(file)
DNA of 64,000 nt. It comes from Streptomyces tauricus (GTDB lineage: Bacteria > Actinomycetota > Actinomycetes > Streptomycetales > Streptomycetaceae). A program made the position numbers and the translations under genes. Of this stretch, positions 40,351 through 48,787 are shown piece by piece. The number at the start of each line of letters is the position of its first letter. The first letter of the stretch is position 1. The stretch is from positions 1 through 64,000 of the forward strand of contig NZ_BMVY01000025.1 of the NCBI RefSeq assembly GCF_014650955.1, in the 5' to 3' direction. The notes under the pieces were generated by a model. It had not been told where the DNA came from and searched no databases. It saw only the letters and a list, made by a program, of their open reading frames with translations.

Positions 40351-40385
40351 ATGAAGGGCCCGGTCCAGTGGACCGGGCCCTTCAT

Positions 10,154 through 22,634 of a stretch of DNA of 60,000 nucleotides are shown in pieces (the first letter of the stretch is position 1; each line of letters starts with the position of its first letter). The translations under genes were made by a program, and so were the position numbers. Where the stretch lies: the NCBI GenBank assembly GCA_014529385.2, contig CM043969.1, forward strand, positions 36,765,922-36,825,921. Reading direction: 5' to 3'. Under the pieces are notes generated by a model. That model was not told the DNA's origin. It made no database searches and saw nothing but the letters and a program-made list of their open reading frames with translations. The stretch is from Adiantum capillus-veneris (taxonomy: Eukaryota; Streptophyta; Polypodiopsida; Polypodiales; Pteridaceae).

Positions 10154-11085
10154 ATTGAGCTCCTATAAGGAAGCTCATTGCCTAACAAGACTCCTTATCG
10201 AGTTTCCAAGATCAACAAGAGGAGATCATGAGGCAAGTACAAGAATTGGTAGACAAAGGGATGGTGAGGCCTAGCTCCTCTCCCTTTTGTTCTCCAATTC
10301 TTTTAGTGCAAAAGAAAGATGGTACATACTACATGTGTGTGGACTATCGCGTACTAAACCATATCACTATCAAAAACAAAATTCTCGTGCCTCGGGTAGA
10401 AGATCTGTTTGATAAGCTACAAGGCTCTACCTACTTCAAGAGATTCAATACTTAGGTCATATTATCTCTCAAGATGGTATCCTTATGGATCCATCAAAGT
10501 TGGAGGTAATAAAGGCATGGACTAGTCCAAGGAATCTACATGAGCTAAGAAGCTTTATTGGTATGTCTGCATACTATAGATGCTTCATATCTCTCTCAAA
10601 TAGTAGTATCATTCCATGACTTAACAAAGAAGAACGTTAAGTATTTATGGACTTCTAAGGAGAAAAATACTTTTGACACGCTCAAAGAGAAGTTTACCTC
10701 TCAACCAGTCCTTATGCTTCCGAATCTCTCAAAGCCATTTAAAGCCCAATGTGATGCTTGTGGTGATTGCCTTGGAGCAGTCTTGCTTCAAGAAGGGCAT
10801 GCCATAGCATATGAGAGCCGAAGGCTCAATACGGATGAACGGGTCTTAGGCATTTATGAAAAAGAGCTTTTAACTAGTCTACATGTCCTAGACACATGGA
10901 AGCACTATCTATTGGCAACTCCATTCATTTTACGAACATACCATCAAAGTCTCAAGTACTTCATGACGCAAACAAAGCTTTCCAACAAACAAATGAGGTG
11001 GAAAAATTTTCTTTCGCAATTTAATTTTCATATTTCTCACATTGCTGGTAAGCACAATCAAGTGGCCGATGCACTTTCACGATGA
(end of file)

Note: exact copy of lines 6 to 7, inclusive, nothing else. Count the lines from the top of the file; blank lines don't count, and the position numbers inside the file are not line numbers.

10154 ATTGAGCTCCTATAAGGAAGCTCATTGCCTAACAAGACTCCTTATCG
10201 AGTTTCCAAGATCAACAAGAGGAGATCATGAGGCAAGTACAAGAATTGGTAGACAAAGGGATGGTGAGGCCTAGCTCCTCTCCCTTTTGTTCTCCAATTC